Inroads Against Breast Cancer by Carsten Kampe, MD, PhD, FACP of Texas Oncology

Carsten Kampe, MD, PhD, FACP
Medical Oncologist, Hematologist/Texas Oncology

Twenty years ago when I was a mere MD PhD fellow at UCLA growing cancer cells in Petri dishes, with lofty hopes of making inroads against cancer, I had little idea just how far we would come in the next couple of decades – or that Dr. Slamon, who’s lab was down the hall from mine, would be instrumental in the development of Herceptin, a major breakthrough for a subset of breast cancers. My project involved enhancing immunogenicity in human cancer cells by gene transfer, the Holy Grail, in my mind, of enhancing the body’s own immune system to fight off cancer. Alas, I would go on to leave the laboratory and focus on patient care in Austin, Texas and Dr. Slamon would go on to receive well-deserved acclaim for his remarkable research results. But I would also be on the front lines putting into practice his, and the pioneering work of many other dedicated scientists and researchers, and witnessing some truly spectacular results benefitting our family of patients touched by breast cancer.

Most of us recognize by now that cancer is not a single disease and that it will take many different plans of attack, from many different angles, to impact this dreaded disease. Progress takes time and often comes in baby steps. It is not surprising that there is a collective frustration with what may appear as a lack of advancement in the field. People are more than ready to see real progress, especially when so much money appears to have been spent on research. We’re getting tired of old mantras like those drummed into our consciousness over the last 40 years, for example, that early detection saves lives, when the science behind mammograms has shown, at best, a marginal benefit. The hunger for more substantive progress is almost palpable. We should do better, and we can do better. So, where have we made progress?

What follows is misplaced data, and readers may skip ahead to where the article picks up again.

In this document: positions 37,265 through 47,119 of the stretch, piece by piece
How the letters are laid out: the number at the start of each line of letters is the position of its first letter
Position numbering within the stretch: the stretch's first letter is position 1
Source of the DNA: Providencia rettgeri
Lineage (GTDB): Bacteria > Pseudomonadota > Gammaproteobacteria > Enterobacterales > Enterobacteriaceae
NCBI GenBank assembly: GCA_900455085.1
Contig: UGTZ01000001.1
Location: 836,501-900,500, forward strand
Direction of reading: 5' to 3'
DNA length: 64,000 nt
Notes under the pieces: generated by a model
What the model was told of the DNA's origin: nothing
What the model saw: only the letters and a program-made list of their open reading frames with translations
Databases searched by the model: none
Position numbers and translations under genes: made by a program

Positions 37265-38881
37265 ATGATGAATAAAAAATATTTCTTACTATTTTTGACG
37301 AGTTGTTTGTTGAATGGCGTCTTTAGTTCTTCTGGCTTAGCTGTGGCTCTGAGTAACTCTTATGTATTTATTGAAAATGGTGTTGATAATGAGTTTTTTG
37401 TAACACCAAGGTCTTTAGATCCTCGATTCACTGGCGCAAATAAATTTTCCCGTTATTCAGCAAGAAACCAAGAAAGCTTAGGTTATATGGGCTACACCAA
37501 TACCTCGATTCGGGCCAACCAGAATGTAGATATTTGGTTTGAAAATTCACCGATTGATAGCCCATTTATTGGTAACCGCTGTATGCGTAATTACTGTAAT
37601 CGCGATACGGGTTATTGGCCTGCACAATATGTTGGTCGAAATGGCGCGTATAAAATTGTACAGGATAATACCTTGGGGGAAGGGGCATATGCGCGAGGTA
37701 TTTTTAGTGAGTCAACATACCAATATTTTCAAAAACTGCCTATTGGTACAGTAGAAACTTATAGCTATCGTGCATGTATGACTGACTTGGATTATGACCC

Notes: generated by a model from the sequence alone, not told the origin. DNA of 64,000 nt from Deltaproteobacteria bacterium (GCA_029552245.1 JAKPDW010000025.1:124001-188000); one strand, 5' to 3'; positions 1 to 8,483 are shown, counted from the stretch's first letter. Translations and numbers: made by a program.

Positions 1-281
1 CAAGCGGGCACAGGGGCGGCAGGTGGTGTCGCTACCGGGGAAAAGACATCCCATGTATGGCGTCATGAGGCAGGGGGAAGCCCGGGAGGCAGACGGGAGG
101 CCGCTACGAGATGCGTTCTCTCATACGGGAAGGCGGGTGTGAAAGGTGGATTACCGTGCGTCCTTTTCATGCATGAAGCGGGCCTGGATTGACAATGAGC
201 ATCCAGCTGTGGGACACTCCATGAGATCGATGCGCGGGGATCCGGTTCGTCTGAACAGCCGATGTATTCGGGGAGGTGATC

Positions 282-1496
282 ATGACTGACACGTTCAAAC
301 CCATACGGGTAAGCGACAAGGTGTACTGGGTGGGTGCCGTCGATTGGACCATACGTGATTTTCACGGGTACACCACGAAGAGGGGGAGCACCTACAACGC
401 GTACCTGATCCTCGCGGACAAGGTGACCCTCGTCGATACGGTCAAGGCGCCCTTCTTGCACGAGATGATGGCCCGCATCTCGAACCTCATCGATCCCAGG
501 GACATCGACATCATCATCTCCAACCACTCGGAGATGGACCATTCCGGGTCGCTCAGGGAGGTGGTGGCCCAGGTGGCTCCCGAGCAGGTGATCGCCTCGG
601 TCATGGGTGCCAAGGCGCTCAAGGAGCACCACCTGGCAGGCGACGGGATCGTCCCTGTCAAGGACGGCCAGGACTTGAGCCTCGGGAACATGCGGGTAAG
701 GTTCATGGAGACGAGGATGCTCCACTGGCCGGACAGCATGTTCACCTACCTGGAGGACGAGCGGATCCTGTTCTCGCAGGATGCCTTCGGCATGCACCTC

How about prevention? Can’t we just keep cancer from ever rearing its ugly head in the first place? Fortunately, with the advent of mapping the human genome this goal is becoming more of a reality.  We are learning more about how genes influence breast cancer and can already identify individuals at high risk who can benefit from chemoprevention with drugs like Tamoxifen. Fenretinide, a drug related to vitamin A, is showing similar promise, and is under active study. Other studies, such as the Sister Study and the Two Sister Study, are continuing to find lifestyle factors that may impact risk, including exercise, weight control, and diet.

How about getting away from old school practices of “one size fits all” treatment in breast cancer? Not everyone with breast cancer needs chemotherapy.  Scientists have developed genomic profiling techniques that are now used routinely to help determine who will and who will not benefit from chemotherapy. Consequently, many patients have been spared the toxicities of this rather barbaric treatment, whereas those who receive it can be reassured that they are likely receiving benefit.

How about progress in surgery? Not long ago, surgery for breast cancer was often quite disfiguring. Fortunately, newer surgical techniques, including oncoplastic and microvascular surgery, are being used to leave patents with better cosmetic outcomes.

How about radiation therapy? Newer techniques, such as hypofractionated radiation and accelerated partial breast irradiation, are being studied to determine if they work as well as standard whole breast radiation. They have the advantage of reducing time spent by the patient in the radiation suite.